17 May 2010

Arizona Fights Back

Interesting reading on the Fox News site.

Here are some interesting points made in the article "Arizona in Boycott Battle With Immigration Law Opponents"


The backlash against the backlash may be getting some support. According to the San Diego Union-Tribune, would-be tourists have started notifying the San Diego Convention and Visitors Bureau and some hotels that they are canceling their vacation plans to the Pacific Coast city -- after San Diego's city council decided to launch a boycott against Arizona.

Sucks when we use their tactics against them, doesn't it?


As California officials threaten to deprive Arizona of their state's financial support, Arizona has some leverage of its own.

The Golden State gets almost a third of its electricity from Arizona -- most of it coming from a nuclear power plant outside Phoenix, as well as coal-fired power plants in northern Arizona and two giant hydroelectric power generators along the Colorado River.

Maybe Kalifornia will build some more nuke plants for their own use, of course that would violate another one of their "principles".


California also contracts to house 4,000 inmates in Arizona prisons, not to mention a $22 million contract at city-owned Los Angeles International Airport for Phoenix-based U.S. Airways and millions more in trucking contracts at the port of Los Angeles.

Over crowded prisons and airports, oh my!


In California, some officials are likewise worried about the counter-boycott on San Diego.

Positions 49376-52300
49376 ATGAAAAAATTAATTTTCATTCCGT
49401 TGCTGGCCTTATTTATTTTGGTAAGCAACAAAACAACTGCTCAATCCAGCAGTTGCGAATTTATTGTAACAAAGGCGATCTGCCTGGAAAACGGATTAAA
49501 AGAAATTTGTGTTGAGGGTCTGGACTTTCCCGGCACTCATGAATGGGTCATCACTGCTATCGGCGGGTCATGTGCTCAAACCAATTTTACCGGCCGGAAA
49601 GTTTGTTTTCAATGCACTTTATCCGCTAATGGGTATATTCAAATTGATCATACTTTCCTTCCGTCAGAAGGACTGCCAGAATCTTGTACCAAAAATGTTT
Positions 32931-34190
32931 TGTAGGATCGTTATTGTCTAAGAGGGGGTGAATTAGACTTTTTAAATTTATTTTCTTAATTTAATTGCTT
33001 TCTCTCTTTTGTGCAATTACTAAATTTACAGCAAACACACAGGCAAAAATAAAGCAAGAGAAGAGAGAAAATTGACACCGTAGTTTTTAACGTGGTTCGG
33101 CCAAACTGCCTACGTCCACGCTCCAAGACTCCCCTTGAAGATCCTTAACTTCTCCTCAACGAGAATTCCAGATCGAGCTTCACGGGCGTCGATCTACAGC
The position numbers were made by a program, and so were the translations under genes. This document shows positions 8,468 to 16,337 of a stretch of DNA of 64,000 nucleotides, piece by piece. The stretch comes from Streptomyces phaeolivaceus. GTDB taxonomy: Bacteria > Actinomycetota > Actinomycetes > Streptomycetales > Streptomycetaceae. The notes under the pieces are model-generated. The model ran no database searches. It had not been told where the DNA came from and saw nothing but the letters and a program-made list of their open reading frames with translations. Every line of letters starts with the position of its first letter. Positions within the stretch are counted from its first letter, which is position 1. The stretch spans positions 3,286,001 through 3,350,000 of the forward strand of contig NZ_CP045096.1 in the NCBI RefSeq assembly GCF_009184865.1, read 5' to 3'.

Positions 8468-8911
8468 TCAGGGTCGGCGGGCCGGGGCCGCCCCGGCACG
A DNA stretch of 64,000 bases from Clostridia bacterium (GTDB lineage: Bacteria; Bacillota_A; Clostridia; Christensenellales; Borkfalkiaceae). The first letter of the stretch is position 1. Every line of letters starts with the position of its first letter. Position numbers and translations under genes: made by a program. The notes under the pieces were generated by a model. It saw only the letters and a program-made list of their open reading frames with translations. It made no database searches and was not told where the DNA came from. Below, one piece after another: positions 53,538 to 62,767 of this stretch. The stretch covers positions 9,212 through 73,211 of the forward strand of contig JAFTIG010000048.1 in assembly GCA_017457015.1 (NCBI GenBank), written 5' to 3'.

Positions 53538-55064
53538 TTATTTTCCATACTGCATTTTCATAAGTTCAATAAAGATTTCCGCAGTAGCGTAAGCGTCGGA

"We're in a very tough environment already because of everything else going on, and we don't need another negative impact to our industry," Convention and Visitors Bureau President Joe Terzi told the Union-Tribune. "This affects all the hardworking men and women who count on tourism for their livelihoods, so we're saying, don't do something that hurts their livelihoods."

"I've been approached by a number of hotels who are very concerned because they've received cancelations from Arizona guests," Namara Mercer, executive director of the county Hotel-Motel Association, told the newspaper.

Then let Arizona voters, not Kalifornians run their own state!


Bruce St. James, radio talk show host at KTAR, said the law looks a lot different to those who actually live in Arizona.

"I think it's easy to throw stones when you're sitting so far away," he said. "When you're in the middle of it, I think if you believe any of the polls ... close to 70 percent of the people who have to live here think this is a step in the right direction."


For those of you who would like to help Arizona out, try paying a visit to BUYcottArizona.com. I am do for a vacation soon...

No comments: